Statins are prescription medications created to lower cholesterol. Statins work by blocking an enzyme required to make cholesterol within the liver. Without this enzyme, the body will not be able to convert the fat you eat into cholesterol. The presence of too much cholesterol within your arteries is risky since it could cause plaque. Plaque build-up can hinder blood flow and may increase the risk of having a heart attack.
There are a variety of statins that are available. They comprise:
Though all statins work the same way, your body may react differently to one over the other. This is one reason why doctors may experiment with different statins before deciding on the one that is right for you.
Certain drugs are more likely to interact with other medications or organic substances. For instance, the statins Lipitor (atorvastatin) and Zocor (simvastatin) are able to be a problem with grapefruit juice as per the Food and Drug Administration (FDA)Trusted Source.
The interaction could be extremely risky. Combining these medications with grapefruit may raise the level of the medication in the bloodstream and can cause severe adverse consequences.
Risks and Adverse Effects
While most people are benefited from statins, they do cause some negative side negative effects. The most serious adverse consequences are experienced by people who take other medications or suffer from an underlying health issue. A lot of side effects disappear when your body adjusts to the medications.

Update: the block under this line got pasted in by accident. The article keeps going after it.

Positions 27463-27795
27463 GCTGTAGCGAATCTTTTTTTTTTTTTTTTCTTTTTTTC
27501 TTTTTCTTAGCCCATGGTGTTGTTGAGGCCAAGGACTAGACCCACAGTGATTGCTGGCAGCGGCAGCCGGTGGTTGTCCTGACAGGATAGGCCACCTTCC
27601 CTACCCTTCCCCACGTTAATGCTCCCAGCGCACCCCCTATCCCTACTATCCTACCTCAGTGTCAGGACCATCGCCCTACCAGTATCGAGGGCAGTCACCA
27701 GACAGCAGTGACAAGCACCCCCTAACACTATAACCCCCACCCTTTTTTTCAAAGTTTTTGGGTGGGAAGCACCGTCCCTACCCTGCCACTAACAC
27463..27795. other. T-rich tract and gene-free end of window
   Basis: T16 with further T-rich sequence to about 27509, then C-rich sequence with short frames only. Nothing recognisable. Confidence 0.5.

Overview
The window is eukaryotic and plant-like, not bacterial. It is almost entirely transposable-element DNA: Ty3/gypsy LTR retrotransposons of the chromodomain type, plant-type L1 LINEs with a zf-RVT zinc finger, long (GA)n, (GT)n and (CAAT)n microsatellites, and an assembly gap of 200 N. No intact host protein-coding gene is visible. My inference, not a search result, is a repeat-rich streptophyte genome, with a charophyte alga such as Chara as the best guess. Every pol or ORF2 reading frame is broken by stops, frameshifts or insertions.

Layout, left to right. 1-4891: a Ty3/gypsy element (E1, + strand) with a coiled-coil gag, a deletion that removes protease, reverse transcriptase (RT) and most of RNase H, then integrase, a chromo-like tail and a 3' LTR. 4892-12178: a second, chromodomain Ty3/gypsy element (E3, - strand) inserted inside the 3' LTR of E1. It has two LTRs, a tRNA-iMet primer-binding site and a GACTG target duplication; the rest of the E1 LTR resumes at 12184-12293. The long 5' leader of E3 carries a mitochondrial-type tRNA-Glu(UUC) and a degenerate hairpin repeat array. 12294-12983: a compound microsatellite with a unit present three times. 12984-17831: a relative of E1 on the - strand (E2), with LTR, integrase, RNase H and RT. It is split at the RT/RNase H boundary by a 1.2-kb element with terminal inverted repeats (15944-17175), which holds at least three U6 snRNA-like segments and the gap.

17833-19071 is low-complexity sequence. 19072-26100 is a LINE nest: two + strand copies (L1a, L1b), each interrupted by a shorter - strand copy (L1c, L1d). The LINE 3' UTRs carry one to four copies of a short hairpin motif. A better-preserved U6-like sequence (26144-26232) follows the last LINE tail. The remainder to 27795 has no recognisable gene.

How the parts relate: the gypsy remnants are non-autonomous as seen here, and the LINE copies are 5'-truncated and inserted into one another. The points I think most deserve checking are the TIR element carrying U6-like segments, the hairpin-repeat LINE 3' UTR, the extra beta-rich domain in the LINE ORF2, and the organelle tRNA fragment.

The most frequently reported reaction to statins is joint and muscle discomfort and aches. Statins can also trigger nausea or vomiting. The most serious side effects are kidney and liver damage and an increase in blood sugar, and negative neurological consequences. In certain people, statins may cause the degeneration of muscle cells, which can result in permanent damage to the muscles.
This is the reason you need to have a list of statin-alternatives handy so that you can take them and avoid the negative side effects of statin. A few alternatives are mentioned below-
Most commonly used to lower the triglyceride level for patients with high levels, which could cause pancreatitis. While they may have a slight impact on reducing LDL cholesterol (15 to 20 percent) but they have not been proven to decrease the risk of suffering from heart attacks or stroke. That is why they are not considered a proper substitute for statins.
2. Plant Stanols and Sterols
There is evidence to suggest that foods that contain these Stanols and Sterols (like specially prepared sunflower spreads and yoghurt drinks) may lower cholesterol by a moderate amount (eight to 12 per cent). But, there's no evidence that they decrease the chance of suffering from heart attacks or stroke, and they're not recommended for prescribing for use in the UK.
3. Cholestyramine and Other Bile Acid-Binding Resins
They are a relatively old drug that was commonly used prior to statins. They are still in use frequently, but they are not advised to reduce the risk of heart attacks in the future. They can cause stomach reactions and may cause vitamin deficiencies if taken for long periods of time. Bile acid sequestrants belong to a class of prescription drugs that help the body eliminate acidic bile. The body is able to break down cholesterol and release acidic bile. Sequestrants for bile acids the body can better able to excrete the bile acids.
If there is a decreased quantity of bile acids within the body after taking sequestrants of bile acids, the conversion of cholesterol into bile acids increases. This decreases levels of cholesterol present in the body. If you reduce amounts of LDL cholesterol in the liver, the body creates greater LDL receptors. The more LDL receptors, the more the removal of LDL cholesterol from the blood.